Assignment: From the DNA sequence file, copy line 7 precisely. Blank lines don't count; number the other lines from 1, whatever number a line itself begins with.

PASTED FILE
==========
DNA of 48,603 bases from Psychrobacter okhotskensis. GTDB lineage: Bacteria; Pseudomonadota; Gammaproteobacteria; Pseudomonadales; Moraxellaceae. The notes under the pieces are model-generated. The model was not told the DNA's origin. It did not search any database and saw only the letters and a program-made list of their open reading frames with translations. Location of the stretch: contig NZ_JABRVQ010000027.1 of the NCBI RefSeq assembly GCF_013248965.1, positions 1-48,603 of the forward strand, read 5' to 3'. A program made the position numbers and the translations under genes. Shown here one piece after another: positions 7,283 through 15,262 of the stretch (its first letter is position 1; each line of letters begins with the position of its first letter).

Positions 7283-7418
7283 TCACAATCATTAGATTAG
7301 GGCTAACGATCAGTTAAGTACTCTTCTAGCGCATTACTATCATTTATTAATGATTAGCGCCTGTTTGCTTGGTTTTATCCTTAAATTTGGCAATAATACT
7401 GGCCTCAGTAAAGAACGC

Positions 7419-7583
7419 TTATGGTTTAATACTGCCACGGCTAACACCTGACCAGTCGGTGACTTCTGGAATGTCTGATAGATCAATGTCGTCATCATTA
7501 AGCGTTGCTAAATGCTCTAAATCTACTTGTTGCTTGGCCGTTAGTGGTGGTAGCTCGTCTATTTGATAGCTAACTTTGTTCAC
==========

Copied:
7419 TTATGGTTTAATACTGCCACGGCTAACACCTGACCAGTCGGTGACTTCTGGAATGTCTGATAGATCAATGTCGTCATCATTA